Lesson Learned

It was the spring of 1972 and my 12th birthday was only a few weeks away. With each passing day, my excitement grew. Unlike previous years, I knew exactly what I wanted and had made sure to drop several not so subtle hints to my parents. I was certain that this year I would get what I so strongly desired, a boy’s 10-speed bike with rounded handlebars. In my daydreams I could picture myself riding it to my friends’ houses, waving to people I passed as my hair blew in the wind.

The day finally arrived. As usual, my birthday party was shared with my brother, whose birthday was just one day after mine. The butterflies in my stomach were so active I could barely eat any cake. We were down to the last gift when my parents brought my brother and me out to the garage where there were two large objects covered with cloths. This is it! I thought. They lifted the cloth off my brother’s gift first, revealing a black three-speed bike with regular handlebars. I’m glad I’m not getting that, I thought to myself. I couldn’t wait to see my beautiful ten-speed. They removed the covering from my gift. My heart sank and I fought back tears. There before me was the twin to my brother’s bicycle, black paint and all.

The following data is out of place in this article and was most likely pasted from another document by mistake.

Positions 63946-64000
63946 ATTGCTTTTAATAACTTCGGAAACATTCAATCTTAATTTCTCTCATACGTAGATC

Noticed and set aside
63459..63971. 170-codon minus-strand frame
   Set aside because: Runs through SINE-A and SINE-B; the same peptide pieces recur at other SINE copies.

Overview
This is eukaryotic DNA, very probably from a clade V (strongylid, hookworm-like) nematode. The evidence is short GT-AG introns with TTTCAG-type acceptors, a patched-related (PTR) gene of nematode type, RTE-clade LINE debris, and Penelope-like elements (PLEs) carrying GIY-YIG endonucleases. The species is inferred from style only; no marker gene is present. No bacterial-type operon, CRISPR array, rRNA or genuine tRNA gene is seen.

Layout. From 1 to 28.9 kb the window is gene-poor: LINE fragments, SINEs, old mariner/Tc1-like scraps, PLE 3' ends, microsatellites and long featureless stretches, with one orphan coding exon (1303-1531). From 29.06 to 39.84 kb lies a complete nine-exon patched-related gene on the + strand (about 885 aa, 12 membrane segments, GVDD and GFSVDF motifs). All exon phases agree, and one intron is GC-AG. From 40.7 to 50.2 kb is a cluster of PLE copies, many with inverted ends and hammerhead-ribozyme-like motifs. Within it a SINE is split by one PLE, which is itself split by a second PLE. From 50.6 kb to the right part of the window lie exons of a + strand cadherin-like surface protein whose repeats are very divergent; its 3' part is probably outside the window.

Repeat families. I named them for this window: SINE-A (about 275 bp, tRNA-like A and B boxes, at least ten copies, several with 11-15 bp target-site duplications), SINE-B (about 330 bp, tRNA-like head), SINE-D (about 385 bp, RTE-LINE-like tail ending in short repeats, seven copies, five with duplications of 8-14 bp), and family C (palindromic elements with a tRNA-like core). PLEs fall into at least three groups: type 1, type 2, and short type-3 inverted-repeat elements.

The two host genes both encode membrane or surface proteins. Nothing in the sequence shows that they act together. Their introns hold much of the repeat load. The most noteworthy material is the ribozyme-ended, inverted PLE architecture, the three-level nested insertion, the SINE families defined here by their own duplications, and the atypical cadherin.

There has to be some mistake. I’ll look like the Wicked Witch of the West riding that thing. The tears threatened to spill over as I thanked my parents. “Go on, try it,” they said. Reluctantly, I climbed on the bike and pedaled it up and down my street a couple of times. When I returned, I parked it in the garage, determined to never ride it again.

It wasn’t until my grandfather had a chat with me that things changed. He asked me why he never saw me riding my bike. I gave him the honest answer – I hated that bike. He said that I asked for a bicycle and my parents got me a bicycle, that I should be grateful. I explained that it wasn’t the bike I asked for, and I was embarrassed to let people see me riding it. He shook his head and looked directly into my eyes as he spoke the words I dreaded most, “I’m disappointed in you.” He went on to tell me how difficult it was for my parents to purchase two bicycles at the same time and how hard my father had to work to be able to afford them. He described the sacrifices my dad had made in order to give me what I’d asked for. As my tears flowed freely this time, he finished by saying, “You didn’t get exactly what you asked for, but you did get what you needed – and at quite a cost to your parents. I expect to see your attitude change.” From that day forward, I rode that bike with gratitude for the love and sacrifice of my parents.